Of course the key point of the trip is the football, but I expect you can read about that elsewhere, and you’ve probably seen it. I actually thought we’d been doing pretty well and the Swiss goal came as a bit of a shock, but I wasn’t too down, expecting we’d get back into it. I then did about a five minute long rendition of “Wales Golf Madrid”, running up and down one aisle with literally nobody joining in. Was the chant out of date? Did everyone have more belief that it would be Moore who would equalise? Did everyone just think I was a drunken idiot?

Well anyway, it did seem that just after I’d stopped, Moore, with his fab red headband, stepped up, nodded home the goal to level, sending Wales fans berserk of course. And then Switzerland had a goal disallowed, and we sang a song in praise of VAR (which I expect is normally something disliked even by most of those singing).

The game ended, and a draw was a bit of a disappointment, but after Italy had hammered Turkey 3-0, we would be going into the next game with hope. I think we hung around for a bit after the final whistle. I lost my hat in some kind of exchange. I spoke to some TV cameras after the game (I only know this because a friend sent a video from home). Somehow Richard, Laura, Huw and I made it into the town centre. My memory of the interim stuff really is very foggy.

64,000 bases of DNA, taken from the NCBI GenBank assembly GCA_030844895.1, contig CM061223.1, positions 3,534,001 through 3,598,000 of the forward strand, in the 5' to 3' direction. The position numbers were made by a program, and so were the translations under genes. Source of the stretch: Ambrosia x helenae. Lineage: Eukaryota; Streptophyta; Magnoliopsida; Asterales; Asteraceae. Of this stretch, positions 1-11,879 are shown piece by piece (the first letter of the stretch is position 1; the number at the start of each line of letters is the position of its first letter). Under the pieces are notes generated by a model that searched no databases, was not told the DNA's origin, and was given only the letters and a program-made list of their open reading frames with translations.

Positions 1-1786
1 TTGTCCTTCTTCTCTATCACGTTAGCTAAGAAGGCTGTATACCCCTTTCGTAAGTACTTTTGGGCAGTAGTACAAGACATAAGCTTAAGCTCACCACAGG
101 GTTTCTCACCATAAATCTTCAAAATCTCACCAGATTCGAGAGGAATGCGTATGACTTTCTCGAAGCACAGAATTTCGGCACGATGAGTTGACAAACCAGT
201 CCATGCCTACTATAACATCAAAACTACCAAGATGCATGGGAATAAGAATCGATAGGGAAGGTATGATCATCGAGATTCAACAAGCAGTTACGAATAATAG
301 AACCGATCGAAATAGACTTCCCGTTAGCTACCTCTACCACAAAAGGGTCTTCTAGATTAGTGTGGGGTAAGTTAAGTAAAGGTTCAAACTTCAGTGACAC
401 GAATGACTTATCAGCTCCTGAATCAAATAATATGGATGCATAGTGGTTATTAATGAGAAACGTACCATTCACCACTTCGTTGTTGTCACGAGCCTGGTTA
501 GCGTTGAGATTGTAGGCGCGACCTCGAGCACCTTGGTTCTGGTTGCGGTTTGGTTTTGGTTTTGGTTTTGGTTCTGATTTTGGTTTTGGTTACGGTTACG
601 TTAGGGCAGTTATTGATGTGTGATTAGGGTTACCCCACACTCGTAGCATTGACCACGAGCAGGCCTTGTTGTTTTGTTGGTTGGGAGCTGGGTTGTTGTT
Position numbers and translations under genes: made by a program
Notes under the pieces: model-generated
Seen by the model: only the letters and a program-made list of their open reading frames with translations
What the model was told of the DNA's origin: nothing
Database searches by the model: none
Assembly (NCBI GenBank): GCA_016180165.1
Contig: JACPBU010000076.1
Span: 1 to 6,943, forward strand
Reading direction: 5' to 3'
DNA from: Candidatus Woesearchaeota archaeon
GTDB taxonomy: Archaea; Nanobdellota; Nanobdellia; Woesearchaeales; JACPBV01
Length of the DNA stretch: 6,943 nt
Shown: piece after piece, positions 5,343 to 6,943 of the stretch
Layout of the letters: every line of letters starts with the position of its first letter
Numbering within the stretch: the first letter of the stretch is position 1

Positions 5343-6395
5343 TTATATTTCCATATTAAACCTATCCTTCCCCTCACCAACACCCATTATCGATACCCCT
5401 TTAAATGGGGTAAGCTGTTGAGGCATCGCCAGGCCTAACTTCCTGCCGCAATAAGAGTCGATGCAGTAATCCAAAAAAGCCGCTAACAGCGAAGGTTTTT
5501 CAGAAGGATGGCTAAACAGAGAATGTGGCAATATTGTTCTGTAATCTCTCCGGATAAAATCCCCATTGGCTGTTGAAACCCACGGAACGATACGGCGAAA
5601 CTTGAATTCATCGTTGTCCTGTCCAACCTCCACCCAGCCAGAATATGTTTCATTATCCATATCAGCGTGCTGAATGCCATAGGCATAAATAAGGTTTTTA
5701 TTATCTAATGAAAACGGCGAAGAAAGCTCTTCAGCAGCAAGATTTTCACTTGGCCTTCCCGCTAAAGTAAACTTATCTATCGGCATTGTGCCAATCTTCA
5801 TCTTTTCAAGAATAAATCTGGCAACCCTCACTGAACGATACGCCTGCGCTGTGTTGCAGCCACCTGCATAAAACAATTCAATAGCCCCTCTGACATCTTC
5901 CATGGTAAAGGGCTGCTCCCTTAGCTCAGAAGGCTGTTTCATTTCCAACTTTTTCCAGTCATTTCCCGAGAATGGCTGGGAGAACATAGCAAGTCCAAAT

The four of us enjoyed a very nice meal in the outdoor area of a restaurant. I think we were all half starved at this point. There were one or two odd things – Huw and Laura said they were both in their forties, when both definitely looked as if they were in their thirties. I’m not sure what else I found odd, most likely my drunken mind was just playing tricks with me, but I did really enjoy their company. The booze I think meant I was making a bit of an embarrassment of myself, but somehow I was being tolerated. We made it to another bar full of Welshies, and carried on until stop-tap at 12am.

Outside, while I was buying fags, and we were wondering what to do next, a guy approached me and said we’d be welcome back to his flat for more drinks. He was a Londoner and a Leyton Orient fan, and I think the mention of Leyton Orient is always going to make me dewy eyed as it was one of my first ever away trips, probably over thirty years ago. So about six of us piled back there. This guy had a flat that overlooked where the Formula One racecourse went past (it must be like Monaco, ie. around parts of the city itself) – a very nice view from his balcony. We were kept entertained with booze and music. But a funny thing happened, maybe a couple of hours in, when he suddenly put on the Vindaloo song. The six of us, without even really saying anything, in our drunken state saw this as our immediate cue to leave, and with that we headed back out into the night, and, somehow, home.

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  1. majordee